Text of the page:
Our first donor trip guests have left after a wonderful visit. They were so appreciative, engaged and lovely to host. They want to come back!!! It is encouraging to have such talented, interested advocates. They spent all their time with our local staff and beneficiaries and were constantly and deeply touched by the need and the profound impact our programs have. Because of the internal coherence within and across our programs, all beneficiaries have the same vocabulary and concepts to talk about their challenges and strategies. This creates a foundation for family and community communication that is desperately needed to address these complex, emotionally-laden topics.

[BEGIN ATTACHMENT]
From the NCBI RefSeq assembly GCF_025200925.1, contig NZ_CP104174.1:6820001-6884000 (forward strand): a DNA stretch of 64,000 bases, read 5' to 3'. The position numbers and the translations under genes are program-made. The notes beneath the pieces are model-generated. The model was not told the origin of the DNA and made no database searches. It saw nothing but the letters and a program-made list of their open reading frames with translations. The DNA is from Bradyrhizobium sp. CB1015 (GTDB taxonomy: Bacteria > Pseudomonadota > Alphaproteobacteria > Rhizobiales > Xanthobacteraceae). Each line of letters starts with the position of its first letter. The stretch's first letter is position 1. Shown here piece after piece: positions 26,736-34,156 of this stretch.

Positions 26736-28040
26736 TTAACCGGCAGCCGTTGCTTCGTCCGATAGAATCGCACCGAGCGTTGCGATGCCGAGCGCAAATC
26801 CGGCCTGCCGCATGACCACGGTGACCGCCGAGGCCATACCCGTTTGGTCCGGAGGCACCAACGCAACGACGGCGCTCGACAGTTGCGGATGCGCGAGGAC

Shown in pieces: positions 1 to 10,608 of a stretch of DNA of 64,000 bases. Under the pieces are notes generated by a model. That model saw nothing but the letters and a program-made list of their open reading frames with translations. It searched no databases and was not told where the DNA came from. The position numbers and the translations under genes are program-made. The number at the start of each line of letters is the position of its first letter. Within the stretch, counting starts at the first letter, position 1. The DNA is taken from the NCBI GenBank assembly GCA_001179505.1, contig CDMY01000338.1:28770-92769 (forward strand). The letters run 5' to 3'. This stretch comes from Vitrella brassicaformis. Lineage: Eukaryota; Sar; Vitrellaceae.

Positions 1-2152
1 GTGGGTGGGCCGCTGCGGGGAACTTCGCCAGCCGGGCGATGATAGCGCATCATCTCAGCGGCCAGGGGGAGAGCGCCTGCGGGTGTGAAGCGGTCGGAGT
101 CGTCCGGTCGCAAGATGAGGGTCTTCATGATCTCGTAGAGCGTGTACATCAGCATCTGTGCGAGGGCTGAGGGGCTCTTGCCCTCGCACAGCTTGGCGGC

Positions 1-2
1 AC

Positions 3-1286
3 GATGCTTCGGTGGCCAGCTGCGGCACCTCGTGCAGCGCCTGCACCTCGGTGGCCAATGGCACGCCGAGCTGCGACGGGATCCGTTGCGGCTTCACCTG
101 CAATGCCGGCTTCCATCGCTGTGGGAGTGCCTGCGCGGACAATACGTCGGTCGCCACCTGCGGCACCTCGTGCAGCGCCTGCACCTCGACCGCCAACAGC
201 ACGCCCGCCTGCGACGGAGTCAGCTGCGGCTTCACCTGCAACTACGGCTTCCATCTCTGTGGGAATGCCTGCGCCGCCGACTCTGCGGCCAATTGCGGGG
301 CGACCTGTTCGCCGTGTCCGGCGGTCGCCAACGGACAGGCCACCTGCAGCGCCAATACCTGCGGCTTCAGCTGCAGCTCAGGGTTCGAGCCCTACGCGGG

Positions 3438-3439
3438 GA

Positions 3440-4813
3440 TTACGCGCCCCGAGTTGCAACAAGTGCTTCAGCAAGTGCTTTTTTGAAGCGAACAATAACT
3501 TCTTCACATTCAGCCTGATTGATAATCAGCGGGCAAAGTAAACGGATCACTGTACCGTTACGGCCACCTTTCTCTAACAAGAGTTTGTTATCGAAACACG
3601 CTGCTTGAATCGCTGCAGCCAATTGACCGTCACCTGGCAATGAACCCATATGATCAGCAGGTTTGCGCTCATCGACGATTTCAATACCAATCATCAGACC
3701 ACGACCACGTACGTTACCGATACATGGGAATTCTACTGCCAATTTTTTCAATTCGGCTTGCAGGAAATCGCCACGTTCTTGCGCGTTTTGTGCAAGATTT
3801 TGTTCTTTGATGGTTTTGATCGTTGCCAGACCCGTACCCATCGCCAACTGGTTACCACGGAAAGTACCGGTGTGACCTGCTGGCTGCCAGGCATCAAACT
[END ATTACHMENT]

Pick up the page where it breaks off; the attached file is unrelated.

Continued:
I am sure they would agree that one of the most impactful experiences here is attending a grief and loss session. Out of these fine, lovely participants pours a depth of suffering, abandonment and pain that is both crushing and desperately sad. To be a witnesses to the burden of this kind of devastation – pummeled on an entire population – one becomes overwhelmed themselves. Wrenching tears, confessions of misery and suicidal thoughts, terrible loneliness and loss – it is a graphic display of how much this country needs to heal from. Yet, watching them express, discuss and find really helpful strategies to address their pain is so positive and strengthening. To visibly see people heal in front of you is astounding. You may find this hyperbolic but I assure you it is not. This session is consistently one of the top favourites of all groups and ages of participants since 2006.